if __name__ == "__main__":
    csv_filename = sys.argv[1]
    html_filename = os.path.splitext(csv_filename)[0] + ".html"
    # With construct, just to remind you that several with_items are allowed.
    # Comes in handy when dealing with a bigger number of nested with statements
    with open(html_filename, "w+") as out_file, open(csv_filename) as in_file:
        out_file.write(csv_to_html(in_file))
    webbrowser.open(html_filename)

If you can, you could also use lxml instead of xml.etree, which produces better HTML and is faster, but the module is not standard.

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  • \$\begingroup\$ Very good first post, it shows deep knowledge of Python modules. I hope You will stick around :) \$\endgroup\$ – Caridorc Feb 7 '16 at 20:30
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Constants

They are better defined outside of functions; there is no need in reinitializing them each call.

Also they are not balanced, fixing it will avoid a weird body = '<tr>\n' + ....

Files management

Just in case the path of the input file contained a dot, I recommend you use rsplit('.', 1).

Also you should try to open the input file before the ouput one. Just in case an error happen during the access to the file, you won't create an empty output file.

And since you're dealing with CSV files, why not use the csv module? It will allow you to handle edge-case data (such as fields containing comas or newlines) easily.

Wrap stuff into tags

Since you're outputing HTML, it may be a better idea to build it as such: by wrapping stuff into tags.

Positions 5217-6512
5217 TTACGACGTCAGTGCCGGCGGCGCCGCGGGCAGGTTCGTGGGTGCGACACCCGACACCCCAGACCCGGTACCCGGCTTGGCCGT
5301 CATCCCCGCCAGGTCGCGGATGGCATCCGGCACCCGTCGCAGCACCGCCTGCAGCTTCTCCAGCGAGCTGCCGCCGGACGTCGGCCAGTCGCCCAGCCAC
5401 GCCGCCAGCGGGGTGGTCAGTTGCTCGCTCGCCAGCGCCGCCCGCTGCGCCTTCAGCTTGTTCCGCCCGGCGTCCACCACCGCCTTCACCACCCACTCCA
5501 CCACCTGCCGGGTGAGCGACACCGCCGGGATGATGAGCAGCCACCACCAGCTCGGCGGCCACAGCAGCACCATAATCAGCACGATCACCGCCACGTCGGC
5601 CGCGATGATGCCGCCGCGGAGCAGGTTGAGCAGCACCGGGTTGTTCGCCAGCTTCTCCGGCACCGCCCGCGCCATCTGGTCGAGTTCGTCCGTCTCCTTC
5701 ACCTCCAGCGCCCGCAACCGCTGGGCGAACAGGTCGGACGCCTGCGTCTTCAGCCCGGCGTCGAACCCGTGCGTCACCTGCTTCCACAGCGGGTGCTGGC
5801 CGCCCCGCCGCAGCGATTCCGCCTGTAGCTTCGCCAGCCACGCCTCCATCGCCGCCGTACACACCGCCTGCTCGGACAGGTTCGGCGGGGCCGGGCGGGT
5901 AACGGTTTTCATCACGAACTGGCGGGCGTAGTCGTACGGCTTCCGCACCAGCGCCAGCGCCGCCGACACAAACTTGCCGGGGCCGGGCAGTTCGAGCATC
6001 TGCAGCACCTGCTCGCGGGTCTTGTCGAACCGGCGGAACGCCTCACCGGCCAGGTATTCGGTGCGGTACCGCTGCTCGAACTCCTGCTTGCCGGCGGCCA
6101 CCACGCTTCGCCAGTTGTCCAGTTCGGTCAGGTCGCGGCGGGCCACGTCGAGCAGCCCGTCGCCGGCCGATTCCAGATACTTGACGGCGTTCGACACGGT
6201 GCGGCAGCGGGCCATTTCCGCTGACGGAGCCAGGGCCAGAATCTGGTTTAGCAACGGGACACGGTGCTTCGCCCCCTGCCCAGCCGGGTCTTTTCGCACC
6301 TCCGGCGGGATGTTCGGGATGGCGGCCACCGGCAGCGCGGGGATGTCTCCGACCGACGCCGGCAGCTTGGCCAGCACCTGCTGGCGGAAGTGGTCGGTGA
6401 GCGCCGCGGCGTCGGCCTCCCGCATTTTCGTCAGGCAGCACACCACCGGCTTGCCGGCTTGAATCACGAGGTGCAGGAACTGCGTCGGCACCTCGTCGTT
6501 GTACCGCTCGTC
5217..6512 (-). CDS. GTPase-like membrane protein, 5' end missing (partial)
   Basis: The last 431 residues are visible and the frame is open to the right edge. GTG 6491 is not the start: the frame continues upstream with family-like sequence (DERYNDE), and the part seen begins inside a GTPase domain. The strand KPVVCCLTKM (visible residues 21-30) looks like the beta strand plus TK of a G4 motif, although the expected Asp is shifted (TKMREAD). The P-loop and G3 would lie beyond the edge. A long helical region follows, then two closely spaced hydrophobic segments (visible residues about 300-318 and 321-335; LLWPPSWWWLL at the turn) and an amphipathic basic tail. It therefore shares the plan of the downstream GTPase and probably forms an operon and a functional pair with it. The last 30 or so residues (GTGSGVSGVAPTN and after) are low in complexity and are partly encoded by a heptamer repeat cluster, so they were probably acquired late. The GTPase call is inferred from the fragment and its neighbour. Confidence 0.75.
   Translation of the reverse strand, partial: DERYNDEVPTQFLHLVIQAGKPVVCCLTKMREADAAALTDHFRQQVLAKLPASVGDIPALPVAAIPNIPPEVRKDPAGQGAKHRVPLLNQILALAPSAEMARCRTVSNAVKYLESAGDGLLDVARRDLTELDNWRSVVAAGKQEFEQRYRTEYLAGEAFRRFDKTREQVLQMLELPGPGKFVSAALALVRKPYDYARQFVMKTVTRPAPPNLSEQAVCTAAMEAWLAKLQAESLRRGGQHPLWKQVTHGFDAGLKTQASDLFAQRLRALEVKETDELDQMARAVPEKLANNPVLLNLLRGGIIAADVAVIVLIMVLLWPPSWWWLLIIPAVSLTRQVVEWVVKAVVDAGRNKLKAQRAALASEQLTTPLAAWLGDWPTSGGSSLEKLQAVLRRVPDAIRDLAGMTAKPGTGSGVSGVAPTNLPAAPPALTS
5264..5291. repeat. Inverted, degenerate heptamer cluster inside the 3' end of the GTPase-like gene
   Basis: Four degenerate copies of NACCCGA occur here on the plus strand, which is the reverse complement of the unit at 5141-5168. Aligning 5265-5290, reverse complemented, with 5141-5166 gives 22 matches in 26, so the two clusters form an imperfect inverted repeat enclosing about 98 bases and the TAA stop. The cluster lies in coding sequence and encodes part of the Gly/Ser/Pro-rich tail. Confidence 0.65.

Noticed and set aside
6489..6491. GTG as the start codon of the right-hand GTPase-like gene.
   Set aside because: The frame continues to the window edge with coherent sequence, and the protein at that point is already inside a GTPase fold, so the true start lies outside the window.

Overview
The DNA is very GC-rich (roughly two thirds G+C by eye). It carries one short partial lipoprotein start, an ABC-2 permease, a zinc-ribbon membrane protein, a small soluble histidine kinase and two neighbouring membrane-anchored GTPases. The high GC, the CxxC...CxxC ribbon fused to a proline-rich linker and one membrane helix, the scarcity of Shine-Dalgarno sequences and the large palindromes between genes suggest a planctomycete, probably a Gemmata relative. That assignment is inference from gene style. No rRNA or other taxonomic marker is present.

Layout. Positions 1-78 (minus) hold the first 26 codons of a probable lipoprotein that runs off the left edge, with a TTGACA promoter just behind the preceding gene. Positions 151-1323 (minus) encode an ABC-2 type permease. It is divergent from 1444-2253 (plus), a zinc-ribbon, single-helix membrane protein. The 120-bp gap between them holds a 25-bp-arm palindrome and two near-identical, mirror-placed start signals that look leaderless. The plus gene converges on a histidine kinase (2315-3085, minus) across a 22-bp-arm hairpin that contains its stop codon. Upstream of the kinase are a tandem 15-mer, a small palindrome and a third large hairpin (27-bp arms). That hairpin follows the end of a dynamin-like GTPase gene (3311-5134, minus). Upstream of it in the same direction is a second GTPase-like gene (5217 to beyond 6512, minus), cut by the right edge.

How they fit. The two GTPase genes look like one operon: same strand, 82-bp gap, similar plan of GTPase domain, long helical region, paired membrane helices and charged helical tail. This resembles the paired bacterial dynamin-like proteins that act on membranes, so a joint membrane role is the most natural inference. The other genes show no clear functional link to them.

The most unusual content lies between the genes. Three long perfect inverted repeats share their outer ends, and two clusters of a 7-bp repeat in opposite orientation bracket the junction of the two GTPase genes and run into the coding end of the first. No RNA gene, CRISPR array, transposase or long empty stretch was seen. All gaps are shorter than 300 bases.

You could define a PATTERN = "<{tag}>{{}}</{tag}>" and a formatter:

def formatter(tag):
    return PATTERN.format(tag=tag).format

map that formatter at will to wrap stuff into tags.

Proposed improvements

import webbrowser
import sys
import csv

PATTERN = "<{tag}>{{}}</{tag}>"

def formatter(tag):
    return PATTERN.format(tag=tag).format

def csv_to_html(csv_file):
    reader = csv.reader(csv_file)

    header = formatter('tr')(
        '\n'.join(map(formatter('th'), next(reader)))
    )

    data = '\n'.join(
        map(formatter('tr'),
            '\n'.join(map(formatter('td'), row))
            for row in reader
        )
    )

    return formatter('table')('\n'.join((header, data)))

if __name__ == "__main__":
    csv_filename = sys.argv[1]
    html_filename = csv_filename.rsplit('.', 1)[0] + '.html'
    with open(csv_filename) as in_file:
        with open(html_filename, "w+") as out_file:
            out_file.write(csv_to_html(in_file))
    webbrowser.open(html_filename)
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  • \$\begingroup\$ Why did you make formatter a partial function? What are the benefits over giving it two arguments? \$\endgroup\$ – Caridorc Feb 7 '16 at 11:10
  • 1
    \$\begingroup\$ @Caridorc Because map, on it's own can only apply 1 argument. But you could make it so it accept 2 args and use generator expressions instead. \$\endgroup\$ – 409_Conflict Feb 7 '16 at 12:05
  • \$\begingroup\$ Lots of good points here. You can optionally join the two with statements with a comma to avoid double indentation. \$\endgroup\$ – holroy Feb 7 '16 at 15:11
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You can't just go about doing string substitutions like that. Every serialization format has some kind of escaping mechanism. Examples:

  • SQL strings are delimited by '. To include a literal apostrophe, you use ''. If you interpolate strings into your SQL queries without escaping, then you end up with a Bobby Tables situation (a.k.a ).
  • HTML has special characters <, >, ", and &, which should be written as &lt;, &gt; &quot;, and &amp;, or numerically like &#46;, or in hexadecimal like &#x26;. If you neglect to perform HTML escaping, then you might end up with arbitrary HTML, including possibly a <script> tag injected into the document.
  • CSV is only loosely specified, but RFC 4180 is a rough summary of the de facto practices. If there are literal commas in your data, then the field can be "quoted, like this".

These are just a few examples, but if you think about it, every data format has such special characters (YAML, HTTP URLs, LDAP search filters, Javascript string literals, C printf() format strings, …). Ignore that fact, and you have a security hole.

To parse CSV, use the csv module. To escape HTML, use the cgi.escape() function.